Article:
Matt Duchene may still be a member of the Colorado Avalanche, but a trade could still potentially be consummated later this summer.
NHL Insider Elliotte Friedman outlined how that might happen as part of a Thursday afternoon discussion on Edmonton’s 630 CHED when he was asked both about Duchene surprisingly still being with the Avalanche and also Tyson Barrie having been mentioned recently as possibly being a trade candidate.
“Tyson Barrie was definitely available,” confirmed Friedman. “But I was told that was going to be a hockey deal.
“Duchene… some people rip the Avalanche and they say they’re being obstinate. Their perspective is – look, one of the guys Columbus was talking about was Ryan Murray. And I really don’t like where I’m going to go with this because I have a bad feeling it’s going to be totally misinterpreted – because I don’t want to insult Ryan Murray. But the way Colorado looks at it is he is their fifth defenseman. ‘We’re not trading Matt Duchene for a fifth defenseman.’
“Now, I don’t think that Ryan Murray is a fifth defenseman. I think on that team he has become one. And he has become expendable. They look at Werenski. They look at Savard. Look at their trade for Seth Jones. They’ve got a couple of really good young kids coming. They’ve kept their veteran in Jack Johnson.
“So in Columbus’ eyes, Murray has fallen down their depth chart. And I think Colorado looks at that and says, ‘Why are we going to make a deal for a guy – yes, he can help us. But it’s not really hurting them to give him up.’
“And I hope that doesn’t get misconstrued as an insult to Ryan Murray because that’s not what I mean by it. I’m just saying he’s not one of their top D. So I think that’s kind of part of the problem, is they look at it and say, ‘Well we need more than that.’ “
Murray has another season left on his contract at a $2.85 million contract and will be eligible for arbitration next summer.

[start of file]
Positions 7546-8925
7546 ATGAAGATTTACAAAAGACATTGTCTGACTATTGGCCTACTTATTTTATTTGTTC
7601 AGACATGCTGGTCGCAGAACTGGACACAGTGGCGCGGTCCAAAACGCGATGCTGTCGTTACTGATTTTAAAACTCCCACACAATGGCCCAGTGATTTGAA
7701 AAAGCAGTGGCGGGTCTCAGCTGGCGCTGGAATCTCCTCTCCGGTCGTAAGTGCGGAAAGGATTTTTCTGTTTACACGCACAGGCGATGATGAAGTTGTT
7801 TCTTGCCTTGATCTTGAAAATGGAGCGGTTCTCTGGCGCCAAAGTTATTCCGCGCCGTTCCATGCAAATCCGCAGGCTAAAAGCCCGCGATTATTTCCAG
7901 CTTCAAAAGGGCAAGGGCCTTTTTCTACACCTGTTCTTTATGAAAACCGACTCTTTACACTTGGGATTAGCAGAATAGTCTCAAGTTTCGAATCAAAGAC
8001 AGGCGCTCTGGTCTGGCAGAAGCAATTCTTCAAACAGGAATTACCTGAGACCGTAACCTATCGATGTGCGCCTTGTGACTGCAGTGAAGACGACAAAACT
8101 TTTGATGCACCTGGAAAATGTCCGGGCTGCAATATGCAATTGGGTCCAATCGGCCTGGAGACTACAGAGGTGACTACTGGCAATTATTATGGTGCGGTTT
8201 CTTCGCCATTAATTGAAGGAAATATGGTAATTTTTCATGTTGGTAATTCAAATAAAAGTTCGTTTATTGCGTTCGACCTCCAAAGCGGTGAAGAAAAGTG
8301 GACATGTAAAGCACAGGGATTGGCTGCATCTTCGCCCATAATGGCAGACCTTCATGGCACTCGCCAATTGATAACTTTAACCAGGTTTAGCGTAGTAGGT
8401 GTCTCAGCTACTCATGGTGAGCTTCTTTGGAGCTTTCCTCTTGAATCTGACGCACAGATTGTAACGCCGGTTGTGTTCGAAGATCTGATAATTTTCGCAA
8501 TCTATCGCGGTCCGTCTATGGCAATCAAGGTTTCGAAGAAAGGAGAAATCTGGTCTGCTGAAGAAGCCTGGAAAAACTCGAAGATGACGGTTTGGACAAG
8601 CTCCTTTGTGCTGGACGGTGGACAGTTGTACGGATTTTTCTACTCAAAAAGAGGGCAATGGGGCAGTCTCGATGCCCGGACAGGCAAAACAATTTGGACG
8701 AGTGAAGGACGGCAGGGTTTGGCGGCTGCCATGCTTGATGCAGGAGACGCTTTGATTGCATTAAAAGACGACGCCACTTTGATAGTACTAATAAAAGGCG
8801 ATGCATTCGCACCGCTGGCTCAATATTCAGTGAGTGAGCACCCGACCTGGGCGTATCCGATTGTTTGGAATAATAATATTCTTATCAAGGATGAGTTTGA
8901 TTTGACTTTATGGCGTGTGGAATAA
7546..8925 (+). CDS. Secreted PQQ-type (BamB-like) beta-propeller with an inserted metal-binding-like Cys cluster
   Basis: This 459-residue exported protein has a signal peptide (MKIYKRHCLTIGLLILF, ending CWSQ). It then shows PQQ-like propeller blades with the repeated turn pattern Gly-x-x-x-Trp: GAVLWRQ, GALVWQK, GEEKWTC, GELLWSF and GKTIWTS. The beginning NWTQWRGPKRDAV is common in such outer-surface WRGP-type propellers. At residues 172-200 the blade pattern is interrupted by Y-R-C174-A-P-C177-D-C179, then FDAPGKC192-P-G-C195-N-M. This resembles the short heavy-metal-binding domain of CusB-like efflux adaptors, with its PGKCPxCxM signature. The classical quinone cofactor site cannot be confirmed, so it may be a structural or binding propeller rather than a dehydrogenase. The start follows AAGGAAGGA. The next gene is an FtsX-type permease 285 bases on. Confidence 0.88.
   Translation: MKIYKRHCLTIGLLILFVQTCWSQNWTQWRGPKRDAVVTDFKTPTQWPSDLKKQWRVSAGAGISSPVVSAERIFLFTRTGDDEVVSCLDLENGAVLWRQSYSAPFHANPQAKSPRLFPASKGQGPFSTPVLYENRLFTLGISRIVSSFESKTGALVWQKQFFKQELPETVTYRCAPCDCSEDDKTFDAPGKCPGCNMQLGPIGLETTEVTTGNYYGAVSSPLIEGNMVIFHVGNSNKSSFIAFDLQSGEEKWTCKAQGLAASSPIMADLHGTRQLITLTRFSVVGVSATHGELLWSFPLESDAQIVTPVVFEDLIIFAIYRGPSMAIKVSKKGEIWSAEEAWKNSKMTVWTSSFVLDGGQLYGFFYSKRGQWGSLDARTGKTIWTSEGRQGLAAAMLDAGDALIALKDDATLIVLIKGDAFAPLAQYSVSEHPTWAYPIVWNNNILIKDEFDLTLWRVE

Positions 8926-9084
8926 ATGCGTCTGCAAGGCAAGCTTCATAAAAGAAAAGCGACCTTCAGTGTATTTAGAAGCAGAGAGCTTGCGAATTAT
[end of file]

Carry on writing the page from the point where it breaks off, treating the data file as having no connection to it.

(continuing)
“Nashville is a really interesting one,” continued Friedman on the Duchene trade front. “I think they’ve asked Nashville for Ekholm. And Nashville doesn’t want to do that. If Colorado was going to make that trade, that’s a heck of a return. After watching Ekholm in the playoffs, holy cow is that guy a great player. Nashville doesn’t want to do that and not only that, but he’s signed to a great contract. So I think they’re just going to hold out here.”
The Predators have Ekholm locked down to a bargain six-year, $22.5 million contract, in which he’s entering Year Two. His cap hit is only $3.75 million, and his salary in the final season of that deal will be $5 million. Ekholm does not, incidentally, have any trade protection in that pact.
Friedman added one final point on a potential Duchene trade timeline:
“Now, Chris MacFarland – who is the right-hand man of Joe Sakic there in Colorado – he traded Rick Nash on July 23,” the Insider noted. “So he’s patient. He was with Scott Howson when they made that deal and it was July 23, and they waited until they got what they wanted. So I think that Colorado is going to follow the same path.”
Whether or not the description of Avalanche general manager Joe Sakic being perceived as ‘obstinate’ by some is actually accurate or not doesn’t really matter, but right or wrong the widely-held belief is that a Duchene trade has not yet materialized because of Colorado’s asking price.
So what exactly has that asking price been?
There have been two particularly notable tidbits on that front, as provided by a pair of TSN Insiders.
Darren Dreger this week noted Sakic’s asking price is “definitely the holdup,” and that “the ask depends on the team that Joe Sakic is negotiating with, or the team that has expressed interest. I’ve heard that it’s been as high as a couple of first-round picks, or at least a first-round pick and a former first-round draft pick who’s now a young NHL prospect, and then some and then some.”
Dreger indicated that he didn’t blame Sakic for a second, and that the GM was “holding on to a blue-chip asset.”
The most specific description of Sakic’s believed asking price came from Bob McKenzie in February, nearly a month before the trade deadline.
“Everybody knows the price of poker,” said McKenzie at the time. “That is either three high-end pieces or four high-end pieces. By high-end pieces we mean this:
“If it’s three high-end pieces, we’re talking about a player that’s established in the NHL already – between 20-24 years of age – as well as a first-round pick, as well as a top prospect.
“If the young NHL isn’t established, if it’s all prospects, then the price goes up to those four high-end pieces.”
Part of the issue, undoubtedly, for a team looking to deal for Duchene is that he only has two seasons left on that five-year, $30 million contract.
Yes, the cap hit is a manageable $6 million for those two campaigns. But the assets for which Sakic seems to be asking would be under Avalanche control a lot longer than Duchene would be for his new team, and said new team also wouldn’t be able to sign Duchene to an extension until next summer.
And so we wait.
Duchene, incidentally, does not have any trade protection in his contract.